Michael Kors reports bigger-than-expected drop in quarterly comparable sales

Luxury goods makers such as Michael Kors have tightened supply to department stores to avoid deep discounting on their products, which they fear will erode their brand value.

Sales in Michael Kors’ wholesale business, which supplies to department store operators including Macy’s Inc and Neiman Marcus, declined 7 percent in the first quarter.

Sales at stores open more than a year slumped 7.4 percent, a drop bigger than the 4.7 percent analysts on average had expected, according to research firm Consensus Metrix.

Michael Kors forecast revenue of $1.07 billion-$1.09 billion and a profit of 84-88 cents per share for the second quarter. Analysts on average had expected revenue of $1.11 billion, according to Thomson Reuters I/B/E/S.

Michael Kors, which has reported a drop in comparable sales for five of the past six quarters, said it expected a mid single-digit percent decline in the current quarter.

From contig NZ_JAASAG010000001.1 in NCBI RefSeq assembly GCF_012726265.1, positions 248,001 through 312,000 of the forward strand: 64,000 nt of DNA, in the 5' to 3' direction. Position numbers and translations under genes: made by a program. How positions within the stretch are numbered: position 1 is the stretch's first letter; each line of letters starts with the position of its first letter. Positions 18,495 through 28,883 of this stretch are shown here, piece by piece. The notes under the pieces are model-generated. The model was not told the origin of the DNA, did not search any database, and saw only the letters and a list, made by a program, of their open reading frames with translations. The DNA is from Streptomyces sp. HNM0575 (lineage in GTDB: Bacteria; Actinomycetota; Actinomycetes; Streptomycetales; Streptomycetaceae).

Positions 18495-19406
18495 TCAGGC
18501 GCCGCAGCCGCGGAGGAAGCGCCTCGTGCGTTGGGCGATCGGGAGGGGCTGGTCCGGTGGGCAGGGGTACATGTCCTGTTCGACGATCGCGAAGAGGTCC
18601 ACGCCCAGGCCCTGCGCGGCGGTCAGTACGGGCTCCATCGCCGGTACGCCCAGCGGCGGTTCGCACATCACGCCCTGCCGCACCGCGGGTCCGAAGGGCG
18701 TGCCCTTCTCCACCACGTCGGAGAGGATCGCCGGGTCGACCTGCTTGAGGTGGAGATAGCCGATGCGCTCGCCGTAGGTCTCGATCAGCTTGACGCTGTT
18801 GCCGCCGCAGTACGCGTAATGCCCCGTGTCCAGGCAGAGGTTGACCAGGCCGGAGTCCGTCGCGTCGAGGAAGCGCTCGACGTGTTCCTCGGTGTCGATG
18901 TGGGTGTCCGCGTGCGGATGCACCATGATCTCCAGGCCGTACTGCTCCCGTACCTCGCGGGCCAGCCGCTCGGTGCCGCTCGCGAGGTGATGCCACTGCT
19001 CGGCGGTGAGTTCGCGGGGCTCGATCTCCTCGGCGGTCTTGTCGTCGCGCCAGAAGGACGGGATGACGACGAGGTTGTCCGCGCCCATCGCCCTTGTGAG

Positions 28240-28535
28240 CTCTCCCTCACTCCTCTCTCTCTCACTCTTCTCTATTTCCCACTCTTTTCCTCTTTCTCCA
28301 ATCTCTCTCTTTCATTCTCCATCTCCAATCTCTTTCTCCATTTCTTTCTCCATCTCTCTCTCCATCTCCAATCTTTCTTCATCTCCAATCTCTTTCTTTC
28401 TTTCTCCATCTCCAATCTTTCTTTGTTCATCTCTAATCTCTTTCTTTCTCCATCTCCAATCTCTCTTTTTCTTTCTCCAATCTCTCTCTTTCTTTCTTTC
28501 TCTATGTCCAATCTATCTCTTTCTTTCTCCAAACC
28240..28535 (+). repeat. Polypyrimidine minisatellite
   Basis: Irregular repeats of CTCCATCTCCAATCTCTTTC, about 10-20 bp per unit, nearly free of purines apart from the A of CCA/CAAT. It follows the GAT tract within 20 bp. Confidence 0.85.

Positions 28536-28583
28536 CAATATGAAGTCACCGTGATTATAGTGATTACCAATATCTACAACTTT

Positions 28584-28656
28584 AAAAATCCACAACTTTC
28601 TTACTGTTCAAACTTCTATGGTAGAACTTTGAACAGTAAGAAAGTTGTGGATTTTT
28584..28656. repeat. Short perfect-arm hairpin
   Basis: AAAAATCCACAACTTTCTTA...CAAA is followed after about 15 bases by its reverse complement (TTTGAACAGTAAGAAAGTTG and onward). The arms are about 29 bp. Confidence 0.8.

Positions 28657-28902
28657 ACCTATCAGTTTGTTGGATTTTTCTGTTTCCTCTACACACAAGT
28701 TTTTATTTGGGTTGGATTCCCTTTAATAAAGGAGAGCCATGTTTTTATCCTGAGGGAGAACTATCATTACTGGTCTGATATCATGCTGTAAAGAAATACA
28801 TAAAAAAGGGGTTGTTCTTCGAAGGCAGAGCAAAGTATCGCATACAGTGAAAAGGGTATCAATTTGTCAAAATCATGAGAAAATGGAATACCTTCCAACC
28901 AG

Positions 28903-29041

Michael Kors’ revenue rose slightly to $987.9 million in the quarter ended July 2, beating the average estimate of $953 million, as higher sales in Europe and Asia more than offset the impact of weakness in the Americas.

“Cross-bodies, small leather goods and athletic footwear were top performers in our European stores, offset by lower handbag and watch sales,” Chief Executive John Idol said on a conference call.

However, customer visits weakened in its UK stores due to economic uncertainty after Britain’s vote to exit the European Union. Slowdown in tourism in France after recent attacks also hurt sales in Europe, he said.

Michael Kors will open stores in Seoul and Singapore this fall, the company said, as it looks to expand in Asia, its fastest-growing market.

Net income dropped 15.7 percent to $146.3 million, or 83 cents per share. Excluding items, Kors earned 88 cents per share, topping the average estimate of 74 cents.

Michael Kors SS 2016 ad campaign